Labels have always been embedded in recruitment – until now. I have to ask, why do we use them? I don’t have a problem with the words themselves, more so the contrast between the two in terms of perception.

Candidate and client stand side by side like monuments in the landscape of modern day recruitment – but will this landscape change over the next decade? And these long-forgotten monuments will be nothing but a reminder of an industry that failed to really engage people as people – not just another prospect or piece of paper.

When someone says candidate, I immediately think of a pile of CVs – a list of names without faces – and the candidate, recruiter, client structure which seems so archaic in this world of social media. And we can’t forget that using the term can be derogatory. So what’s the answer? Job seeker conjures up images of the unemployed queuing at the job centre. And this jars with the idea that candidates are commercially driven people – not simply a way for businesses and recruiters to make money.  Consider, as well, that clients can become candidates and vice versa at some point – so making the distinction only holds weight for certain periods of time.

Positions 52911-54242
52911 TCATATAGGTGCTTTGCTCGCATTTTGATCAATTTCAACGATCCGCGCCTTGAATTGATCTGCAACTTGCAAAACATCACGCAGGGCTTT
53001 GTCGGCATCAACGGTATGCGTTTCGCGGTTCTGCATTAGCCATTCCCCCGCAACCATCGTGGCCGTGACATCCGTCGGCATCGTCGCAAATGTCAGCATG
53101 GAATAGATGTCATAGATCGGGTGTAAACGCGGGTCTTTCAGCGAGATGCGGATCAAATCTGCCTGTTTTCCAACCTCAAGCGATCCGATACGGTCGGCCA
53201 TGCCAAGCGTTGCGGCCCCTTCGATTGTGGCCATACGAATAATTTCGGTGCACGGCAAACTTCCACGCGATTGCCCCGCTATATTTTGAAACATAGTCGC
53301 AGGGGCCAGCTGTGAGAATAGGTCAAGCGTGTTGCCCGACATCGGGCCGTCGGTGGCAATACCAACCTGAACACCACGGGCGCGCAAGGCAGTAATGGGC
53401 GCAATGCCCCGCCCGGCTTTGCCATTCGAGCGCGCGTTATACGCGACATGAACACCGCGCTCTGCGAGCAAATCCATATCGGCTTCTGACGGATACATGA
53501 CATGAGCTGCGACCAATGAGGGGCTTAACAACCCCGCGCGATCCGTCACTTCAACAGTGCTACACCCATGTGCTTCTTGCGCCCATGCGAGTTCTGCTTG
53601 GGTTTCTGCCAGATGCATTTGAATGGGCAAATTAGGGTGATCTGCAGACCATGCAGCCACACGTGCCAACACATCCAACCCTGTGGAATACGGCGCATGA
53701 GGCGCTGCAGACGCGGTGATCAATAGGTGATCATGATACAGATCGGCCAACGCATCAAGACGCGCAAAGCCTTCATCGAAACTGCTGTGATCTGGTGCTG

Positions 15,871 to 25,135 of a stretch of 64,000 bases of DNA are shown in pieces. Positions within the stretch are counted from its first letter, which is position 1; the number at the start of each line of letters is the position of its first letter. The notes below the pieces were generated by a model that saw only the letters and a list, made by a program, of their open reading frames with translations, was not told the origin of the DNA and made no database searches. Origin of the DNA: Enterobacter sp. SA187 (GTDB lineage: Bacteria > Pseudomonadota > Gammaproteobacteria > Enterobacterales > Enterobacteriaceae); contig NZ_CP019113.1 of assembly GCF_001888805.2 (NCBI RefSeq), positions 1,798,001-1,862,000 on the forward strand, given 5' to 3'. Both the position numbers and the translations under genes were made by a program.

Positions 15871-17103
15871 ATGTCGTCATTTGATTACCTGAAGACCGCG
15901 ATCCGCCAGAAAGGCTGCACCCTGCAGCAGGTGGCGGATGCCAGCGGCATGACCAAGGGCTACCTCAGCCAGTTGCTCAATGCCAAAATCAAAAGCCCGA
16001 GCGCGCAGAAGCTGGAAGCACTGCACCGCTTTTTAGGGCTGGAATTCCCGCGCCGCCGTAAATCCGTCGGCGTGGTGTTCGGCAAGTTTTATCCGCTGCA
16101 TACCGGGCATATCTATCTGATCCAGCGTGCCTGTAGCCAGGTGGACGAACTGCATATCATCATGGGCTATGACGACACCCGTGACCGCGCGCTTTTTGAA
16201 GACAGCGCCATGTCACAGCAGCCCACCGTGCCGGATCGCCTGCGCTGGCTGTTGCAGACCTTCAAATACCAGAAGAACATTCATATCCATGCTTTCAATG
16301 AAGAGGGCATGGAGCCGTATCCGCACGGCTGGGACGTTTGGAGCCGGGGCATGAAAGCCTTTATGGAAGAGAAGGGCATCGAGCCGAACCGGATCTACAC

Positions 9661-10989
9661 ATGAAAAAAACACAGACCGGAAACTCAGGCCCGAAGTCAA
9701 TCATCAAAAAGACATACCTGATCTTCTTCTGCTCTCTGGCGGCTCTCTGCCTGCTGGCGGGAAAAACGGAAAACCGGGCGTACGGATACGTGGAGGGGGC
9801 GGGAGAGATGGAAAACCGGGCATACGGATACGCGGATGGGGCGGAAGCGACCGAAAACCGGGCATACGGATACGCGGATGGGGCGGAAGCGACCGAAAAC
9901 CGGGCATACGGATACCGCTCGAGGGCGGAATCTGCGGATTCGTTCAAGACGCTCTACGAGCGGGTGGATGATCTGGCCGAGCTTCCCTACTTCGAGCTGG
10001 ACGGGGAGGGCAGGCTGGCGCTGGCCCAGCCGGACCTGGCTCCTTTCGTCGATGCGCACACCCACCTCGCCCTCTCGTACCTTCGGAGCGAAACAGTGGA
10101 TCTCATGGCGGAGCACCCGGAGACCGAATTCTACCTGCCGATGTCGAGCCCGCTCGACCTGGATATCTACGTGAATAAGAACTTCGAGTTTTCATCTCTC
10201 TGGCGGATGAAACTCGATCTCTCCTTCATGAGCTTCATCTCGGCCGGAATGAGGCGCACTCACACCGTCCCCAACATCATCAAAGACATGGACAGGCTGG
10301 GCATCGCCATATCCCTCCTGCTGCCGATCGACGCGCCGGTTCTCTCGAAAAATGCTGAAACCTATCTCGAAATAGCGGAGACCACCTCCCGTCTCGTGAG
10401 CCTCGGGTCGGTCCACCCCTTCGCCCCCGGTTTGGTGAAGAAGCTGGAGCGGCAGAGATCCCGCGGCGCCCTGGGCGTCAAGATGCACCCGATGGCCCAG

Clients are often treated differently to candidates – aside from paying the recruiter’s fees – it boils down to treating human beings differently. And it’s this human element that so often gets lost in recruitment.

As businesses evolve through shifting cultures and technologies, they also become more transparent, more accessible and more human. And this makes traditional labels seem old-fashioned. Whereas changing – or banishing – these labels might change the way we define relationships. It might change our behaviours and make the recruitment process much more human. I don’t think that’s a bad thing, do you?